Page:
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Embracing Entrepreneurial Diversity

Diane Hall


continual entrepreneur

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I read this piece a few days ago, where the Evening Standard reported on James Middleton’s (brother of the Princess of Wales) series of businesses. 

In the article, it was said that James’s continual appetite to launch new businesses and brands, and not see them through, was down to his diagnosis of ADD.

I have similar traits and patterns of behaviour to James (though not the millionaire investors, unfortunately). I have mentioned before that I have more than one job and business, across a few different sectors. The very thought of going to the same workplace, doing the same job, for 40 hours or more of the week, positively frightens me. My boredom could never, as they say.

I like the switching around, the diary juggling, the fact that no two days are the same in my working life. I like that I’m constantly learning new things, that I don’t rely on one income stream nor get so frustrated with one task that I feel like jacking the whole thing in…because it’s only a few hours before I’m on a completely different one by nature within a totally different industry.

I have my flaws, without doubt, but what I am good at is ideas. I’m an ideas person. I can think of solutions until the cows come home…brand ideas, products that should be invented, better ways of presenting or marketing an item already for sale.

This element of my psyche has seen me start a few different businesses, predominantly as a freelancer/sole trader, which thankfully causes little damage when I either pull the plug or switch to doing something else. However, the downside of having so many hats to wear is that I now struggle to explain my working life.

‘So, what do you do?’ or ‘What business are you in?’ are common questions pointed at you when networking in business or meeting new people. I used to have a passable elevator pitch but now I really and truly struggle. I’ve resorted to just saying, ‘I do many things’ because it feels a little embarrassing to start listing them all. It doesn’t sound impressive when I do, it just sounds like I have a bit of a mental issue or an inability to commit to anything (claims that aren’t untrue).

Being able to succinctly say what you do is important in business. I’m incredibly passionate about all of my roles, so how do I get past this problem? And the other downside, if you’ve worked for yourself for as long as I have, is that people have long memories.

This is where I feel for James Middleton. It’s bad enough failing at something and starting again; in this instance, there should be a reset button on people’s memories, so that anyone you speak to about your new venture is unaware of your last one. As well as the current roles I juggle and fail to express, I’m also known for a couple of other services that I don’t even mention or promote anymore (but which I still get asked to do from time to time).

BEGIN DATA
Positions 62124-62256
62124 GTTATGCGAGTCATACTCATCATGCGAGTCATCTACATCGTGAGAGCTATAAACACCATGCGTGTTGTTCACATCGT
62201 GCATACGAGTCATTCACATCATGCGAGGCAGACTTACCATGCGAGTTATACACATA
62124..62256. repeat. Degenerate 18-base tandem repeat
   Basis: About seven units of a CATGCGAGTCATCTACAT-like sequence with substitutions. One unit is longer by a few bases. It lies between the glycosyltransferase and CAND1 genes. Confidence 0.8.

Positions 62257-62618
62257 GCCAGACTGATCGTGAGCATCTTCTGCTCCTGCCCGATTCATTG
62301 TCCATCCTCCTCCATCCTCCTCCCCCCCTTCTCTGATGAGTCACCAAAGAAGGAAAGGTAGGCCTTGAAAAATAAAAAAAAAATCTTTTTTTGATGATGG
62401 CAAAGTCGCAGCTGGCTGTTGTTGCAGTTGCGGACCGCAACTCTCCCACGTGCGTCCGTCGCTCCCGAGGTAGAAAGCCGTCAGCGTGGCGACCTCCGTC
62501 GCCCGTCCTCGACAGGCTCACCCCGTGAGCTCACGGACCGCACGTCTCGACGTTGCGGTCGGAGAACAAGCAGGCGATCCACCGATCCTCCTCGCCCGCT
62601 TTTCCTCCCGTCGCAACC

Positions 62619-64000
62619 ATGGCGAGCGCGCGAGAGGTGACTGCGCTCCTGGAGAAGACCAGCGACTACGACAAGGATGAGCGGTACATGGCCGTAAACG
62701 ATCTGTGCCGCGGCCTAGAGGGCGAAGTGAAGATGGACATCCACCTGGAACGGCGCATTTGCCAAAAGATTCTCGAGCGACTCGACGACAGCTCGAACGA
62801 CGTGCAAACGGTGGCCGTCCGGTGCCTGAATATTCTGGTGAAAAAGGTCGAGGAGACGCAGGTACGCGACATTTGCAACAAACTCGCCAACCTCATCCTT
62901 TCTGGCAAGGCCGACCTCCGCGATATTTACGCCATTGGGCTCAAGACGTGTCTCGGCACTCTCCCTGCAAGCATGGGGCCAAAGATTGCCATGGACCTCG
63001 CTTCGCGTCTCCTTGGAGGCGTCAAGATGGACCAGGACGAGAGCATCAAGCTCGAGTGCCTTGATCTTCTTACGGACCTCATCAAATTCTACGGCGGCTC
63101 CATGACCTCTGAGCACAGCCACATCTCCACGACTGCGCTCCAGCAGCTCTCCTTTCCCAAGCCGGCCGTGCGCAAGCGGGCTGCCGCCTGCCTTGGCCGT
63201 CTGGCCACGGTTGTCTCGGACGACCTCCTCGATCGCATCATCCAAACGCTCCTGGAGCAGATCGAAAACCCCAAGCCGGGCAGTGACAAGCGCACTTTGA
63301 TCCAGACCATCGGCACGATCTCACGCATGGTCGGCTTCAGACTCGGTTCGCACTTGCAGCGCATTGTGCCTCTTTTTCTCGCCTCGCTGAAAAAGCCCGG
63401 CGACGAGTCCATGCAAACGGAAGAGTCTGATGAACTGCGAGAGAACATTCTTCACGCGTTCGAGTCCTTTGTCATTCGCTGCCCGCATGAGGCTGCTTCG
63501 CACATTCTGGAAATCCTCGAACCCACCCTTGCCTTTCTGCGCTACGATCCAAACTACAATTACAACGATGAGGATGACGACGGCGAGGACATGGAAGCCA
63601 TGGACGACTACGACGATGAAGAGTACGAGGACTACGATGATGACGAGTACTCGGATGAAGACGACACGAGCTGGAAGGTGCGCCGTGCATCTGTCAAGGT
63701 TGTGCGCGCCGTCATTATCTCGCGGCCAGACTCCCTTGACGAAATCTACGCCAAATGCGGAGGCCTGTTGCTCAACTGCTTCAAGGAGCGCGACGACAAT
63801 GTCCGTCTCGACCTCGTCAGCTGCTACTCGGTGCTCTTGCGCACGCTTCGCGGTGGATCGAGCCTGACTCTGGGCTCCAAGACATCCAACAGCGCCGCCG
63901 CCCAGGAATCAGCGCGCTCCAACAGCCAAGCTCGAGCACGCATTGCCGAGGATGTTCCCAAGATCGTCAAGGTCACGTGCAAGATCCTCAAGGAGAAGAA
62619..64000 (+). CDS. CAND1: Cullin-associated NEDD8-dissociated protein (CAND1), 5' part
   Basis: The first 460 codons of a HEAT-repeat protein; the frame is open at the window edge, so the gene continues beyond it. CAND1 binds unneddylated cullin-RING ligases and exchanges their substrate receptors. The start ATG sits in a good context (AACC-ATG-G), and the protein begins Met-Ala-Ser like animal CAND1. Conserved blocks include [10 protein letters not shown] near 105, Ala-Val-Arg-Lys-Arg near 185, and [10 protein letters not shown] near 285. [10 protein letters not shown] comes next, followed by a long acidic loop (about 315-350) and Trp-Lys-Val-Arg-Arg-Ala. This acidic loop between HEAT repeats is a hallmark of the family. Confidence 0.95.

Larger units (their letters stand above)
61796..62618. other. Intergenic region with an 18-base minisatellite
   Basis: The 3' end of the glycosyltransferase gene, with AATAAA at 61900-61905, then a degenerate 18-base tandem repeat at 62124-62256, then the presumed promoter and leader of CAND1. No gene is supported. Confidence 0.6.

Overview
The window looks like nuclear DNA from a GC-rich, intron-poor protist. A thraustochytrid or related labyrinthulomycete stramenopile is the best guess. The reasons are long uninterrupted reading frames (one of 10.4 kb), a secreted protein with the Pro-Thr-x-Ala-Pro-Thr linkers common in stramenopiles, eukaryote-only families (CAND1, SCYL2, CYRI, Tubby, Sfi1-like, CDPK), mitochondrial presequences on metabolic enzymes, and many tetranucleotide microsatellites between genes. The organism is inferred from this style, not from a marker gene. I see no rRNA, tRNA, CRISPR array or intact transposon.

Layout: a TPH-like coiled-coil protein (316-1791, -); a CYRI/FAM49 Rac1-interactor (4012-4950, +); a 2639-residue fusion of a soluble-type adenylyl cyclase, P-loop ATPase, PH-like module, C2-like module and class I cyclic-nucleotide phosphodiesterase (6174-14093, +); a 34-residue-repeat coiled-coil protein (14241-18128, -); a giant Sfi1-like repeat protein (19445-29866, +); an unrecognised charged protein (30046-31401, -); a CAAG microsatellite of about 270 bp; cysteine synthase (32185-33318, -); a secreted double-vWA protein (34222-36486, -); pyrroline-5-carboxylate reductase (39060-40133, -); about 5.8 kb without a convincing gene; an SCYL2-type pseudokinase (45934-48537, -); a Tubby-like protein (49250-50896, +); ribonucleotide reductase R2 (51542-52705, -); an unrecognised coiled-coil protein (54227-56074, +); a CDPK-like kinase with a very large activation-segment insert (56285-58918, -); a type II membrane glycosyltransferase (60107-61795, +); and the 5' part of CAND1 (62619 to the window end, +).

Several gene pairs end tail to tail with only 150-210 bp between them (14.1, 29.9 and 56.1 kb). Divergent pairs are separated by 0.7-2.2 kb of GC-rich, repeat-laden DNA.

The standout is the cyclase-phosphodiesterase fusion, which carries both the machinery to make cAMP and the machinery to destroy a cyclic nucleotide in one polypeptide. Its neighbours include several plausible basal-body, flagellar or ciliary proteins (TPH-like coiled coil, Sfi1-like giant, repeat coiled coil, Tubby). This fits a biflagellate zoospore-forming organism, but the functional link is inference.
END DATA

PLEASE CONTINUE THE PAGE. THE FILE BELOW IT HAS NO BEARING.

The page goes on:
What constitutes a business failure anyway? The business I had when my girls were little admittedly didn’t make much money, but as I wasn’t rushed off my feet, I inadvertently spent a lot of time with them in their formative years. Though it was a worry from a financial point of view back then, I have a wonderfully close relationship with my adult daughters today—which is something that money can’t buy. This is the same ‘failed’ business I refer to in the last paragraph…a business I don’t have to market anymore. The quality of the work I completed in this enterprise speaks for me and continues to bring me enquiries and sporadic projects many years later. I’m not sure that is a failure.

continual entrepreneur raising a drink

James Middleton will always come up smelling of roses, due to the financial safety blankets that will no doubt be available to him throughout his life. I fully believe that he believes each of his new businesses will be the one that is a huge success, the one that endures. What he needs is a reliable partner who can go the distance and become his entrepreneurial rock. This is something I’ve never had—I’ve only encountered a partner that took advantage, but I do think this is where the right foundations lay for him and me. I liken us to butterflies that sit on something for a while, deep in thought and resplendent, before we take off again, in search of a new adventure. 

It takes all sorts to make a world, and I know I get off on the creative aspect of a business, on the possibilities and the launching and the newness of them. My punishment is where I am now, with my inability to be able to label myself as one thing or another, or to even lay claim to a sector at least. I can’t help being easily bored, nor can I put out the fires of creativity and ideas inside me when they start. 

Ah, well.

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